The innovative Climate Conscious Dining campaign at Duke University is encouraging students to think about small changes they can make in their diet. “We’re intentionally making the connection between the food we eat, climate change and our health,” said Marcus Carson, the assistant director for sustainability and quality control at Duke Dining. “It’s not just saying, ‘eat less meat,’ but talking about its health implications and making it more approachable.”

“When you’re talking about climate change, the best thing people can do is eat less beef, because that has the single biggest impact by far of any food item,” said Sujatha Bergen, the health campaigns director of the Natural Resources Defense Council.
“When you’re talking about climate change, the best thing people can do is eat less beef, because that has the single biggest impact by far of any food item,” said Sujatha Bergen, the health campaigns director of the Natural Resources Defense Council.

It may feel highly unlikely that Americans could ever collectively consume less meat, but changes in dietary habits regarding animal products are already happening. Once a staple of the American kitchen table, milk consumption has been decreasing steadily since the 1970s, with dairies closing up shop in large numbers, partially due to changing tastes and a plethora of appealing substitutes in plant-based milks.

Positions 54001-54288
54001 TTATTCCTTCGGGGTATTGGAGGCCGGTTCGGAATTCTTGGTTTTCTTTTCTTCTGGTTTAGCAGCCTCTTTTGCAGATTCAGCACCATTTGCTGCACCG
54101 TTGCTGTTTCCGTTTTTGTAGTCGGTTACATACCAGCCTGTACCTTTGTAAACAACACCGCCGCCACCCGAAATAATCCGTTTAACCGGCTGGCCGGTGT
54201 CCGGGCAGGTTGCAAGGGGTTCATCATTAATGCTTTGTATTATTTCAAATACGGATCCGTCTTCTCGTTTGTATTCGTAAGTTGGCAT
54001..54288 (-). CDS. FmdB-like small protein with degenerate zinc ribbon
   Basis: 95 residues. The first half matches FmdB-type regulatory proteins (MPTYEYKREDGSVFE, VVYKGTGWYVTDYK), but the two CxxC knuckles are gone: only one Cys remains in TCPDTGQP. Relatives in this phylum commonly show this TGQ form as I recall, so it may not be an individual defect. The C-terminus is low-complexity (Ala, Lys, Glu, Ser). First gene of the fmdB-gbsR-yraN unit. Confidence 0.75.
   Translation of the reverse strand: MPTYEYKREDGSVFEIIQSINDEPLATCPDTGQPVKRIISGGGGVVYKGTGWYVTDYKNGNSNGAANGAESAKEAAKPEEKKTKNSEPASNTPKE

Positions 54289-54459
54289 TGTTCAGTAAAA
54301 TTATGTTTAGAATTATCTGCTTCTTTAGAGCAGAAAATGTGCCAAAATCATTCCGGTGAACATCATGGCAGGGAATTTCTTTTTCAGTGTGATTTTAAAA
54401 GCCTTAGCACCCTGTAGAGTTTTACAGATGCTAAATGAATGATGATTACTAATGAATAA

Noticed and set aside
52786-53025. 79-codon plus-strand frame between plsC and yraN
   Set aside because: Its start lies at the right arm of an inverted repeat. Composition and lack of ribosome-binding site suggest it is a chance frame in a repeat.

“It’s absolutely possible for people to fight climate change with their forks,” Bergen said. “It’s one of the most accessible ways, as well. There’s an enormous opportunity to make a small shift that ― if aggregated over the entire U.S. population ― can make a big difference.” One of the roadblocks is asking people to give up consuming food they love. But restaurants are ramping up plant-based options, making it easier than ever before.